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I am going to carrying out an investigation in the lab on gamma ray spectroscopy and to help me understand the graphs that will be displayed to me, I am researching on the types of interactions that happen within the crystal.

As I know so far there a three

  1. Photoelectric absorption
  2. Compton Scattering
  3. Pair Production

The issue I am having is with the photoelectric absorption and how light (optical photons are being generated) , the book I am ref from is 'Radiation Detection and Measurement, G.F Knoll, pg 49-50'. Also the crystal I am using for my experiment is a sodium/Thallium crystal.

So here my understand of how the photoelectric interaction is occurring in the crystal.

As the gamma photo enters the crystal it is 100% absorbed by an atom to which is comes into contact with and a photo electron is ejected, this is normally from the K-shell of the atom, so for my lab the gamma photo should have and energy > than the binding energy of the atom.

So when the photo electron is ejected a gap is left within the K-shell so a surrounding electron the fill it place and a characteristic x-ray is emitted and through phosphorylation and collisions with the photo electron optical light is generated by energy dissipation.

Is this along the correct line to what is actual happening within the crystal with regards to the photoelectric interaction.

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  • $\begingroup$ That is the gist, but all sorts of things happen. The gamma ray could be hit an electron and transfer part of its energy. A lower energy gamma ray could then be scattered out of the detector. The excited atom could emit an x-ray that escapes the detector. -- and so on... $\endgroup$ – MaxW Sep 24 '18 at 16:14
  • $\begingroup$ @MaxW: The processes you're describing are not the photoelectric effect. The OP specifically asked about the photoelectric effect. $\endgroup$ – Ben Crowell Sep 24 '18 at 21:22
  • $\begingroup$ A high-energy photoelectron can also go near a nucleus and emit Bremsstrahlung radiation which may or may not escape from the crystal. $\endgroup$ – MaxW Sep 25 '18 at 0:33
  • $\begingroup$ So you can have, both characteristic and Bremsstrahlung radiation, I did think this but all lit that I have read never really mention it, to which I wounder that maybe it not very likely to happen within the crystal. $\endgroup$ – james2018 Sep 25 '18 at 10:02
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No. There are several steps involved. They all involve electrons and photons and atoms but with very different energies and numbers. Some accounts blur over the distinctions, but it's really quite clear.

First stage: a single high energy photon (gamma ray) interacts in the crystal. It may give all its energy to an atomic electron (photoelectric effect) or just some of it (Compton effect) or even, if its energy is large enough, have all its energy converted to an electron and a positron. So this electron (and maybe positron) has an energy of hundreds of keV. (The binding energy of the target electron is small on this scale).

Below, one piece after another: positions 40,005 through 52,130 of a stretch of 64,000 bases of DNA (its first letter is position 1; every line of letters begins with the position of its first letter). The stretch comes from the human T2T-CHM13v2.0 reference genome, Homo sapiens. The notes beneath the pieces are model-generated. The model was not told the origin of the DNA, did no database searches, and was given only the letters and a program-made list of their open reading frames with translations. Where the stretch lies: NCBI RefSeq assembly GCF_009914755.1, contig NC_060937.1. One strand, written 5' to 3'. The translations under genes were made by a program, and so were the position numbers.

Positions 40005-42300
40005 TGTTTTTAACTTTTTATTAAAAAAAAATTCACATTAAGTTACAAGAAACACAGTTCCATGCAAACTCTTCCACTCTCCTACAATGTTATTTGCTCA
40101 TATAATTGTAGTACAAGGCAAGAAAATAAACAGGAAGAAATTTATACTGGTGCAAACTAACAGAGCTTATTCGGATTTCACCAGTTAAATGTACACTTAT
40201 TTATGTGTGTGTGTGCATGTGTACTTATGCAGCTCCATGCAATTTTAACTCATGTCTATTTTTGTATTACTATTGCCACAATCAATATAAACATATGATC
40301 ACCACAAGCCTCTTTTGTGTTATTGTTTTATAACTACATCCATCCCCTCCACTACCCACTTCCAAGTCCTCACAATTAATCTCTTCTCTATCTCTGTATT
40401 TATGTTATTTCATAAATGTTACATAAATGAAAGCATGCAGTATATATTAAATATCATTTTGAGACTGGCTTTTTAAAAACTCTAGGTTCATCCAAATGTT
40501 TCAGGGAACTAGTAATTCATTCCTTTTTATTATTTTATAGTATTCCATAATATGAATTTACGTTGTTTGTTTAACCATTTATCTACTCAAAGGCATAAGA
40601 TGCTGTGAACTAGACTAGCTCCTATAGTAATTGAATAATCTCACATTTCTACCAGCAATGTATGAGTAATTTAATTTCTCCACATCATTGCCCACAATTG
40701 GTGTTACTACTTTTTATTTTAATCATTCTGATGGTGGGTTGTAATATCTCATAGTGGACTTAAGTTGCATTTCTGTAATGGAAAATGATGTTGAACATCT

Second stage: this electron (/positron) with its energy moves through the NaI crystal. It passes the crystal atoms and the field from its moving charge excites their atomic electrons to higher levels: as it does so it loses energy and slows down, eventually stopping. It travels a mm or so, which is a long way in terms of atoms, so it leaves lots of excited electrons behind it. These drop down to their original level and many of them give out photons as they do so which are in the visible region with typically eV energies.

Third stage: these photons bounce around the crystal and many of them make it to the photomultiplier tube window, and make electrons by the photoelectric effect. These are amplified by the dynodes and the current pulse is recorded.

The size of the pulse is proportional to the number of electrons at the last dynode. Which is proportional to the number at the first dynode (by a multiplication factor of $10^{12}$ or so). Which is proportional to the number of ~eV photons striking the photocathode (with a photoefficiency of ~10%). Which is proportional to the number of photons produced by the track. Which is proportional to the energy of the electron. Which is the energy of the gamma ray (for PE reactions) or a random fraction of it (for Compton Scattering).

With pair production, both electron and positron have tracks and excite atoms, the photomultiplier counts the photons from the two tracks together.

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  • $\begingroup$ The OP specifically asked about the photoelectric effect, so your material about pair production and Compton scattering is not relevant. The OP also didn't ask about things like the operation of the photomultiplier tube. If you cut all that material out of your answer, then it seems to me that your answer contains nothing that wasn't already stated by the OP. $\endgroup$ – Ben Crowell Sep 24 '18 at 21:25

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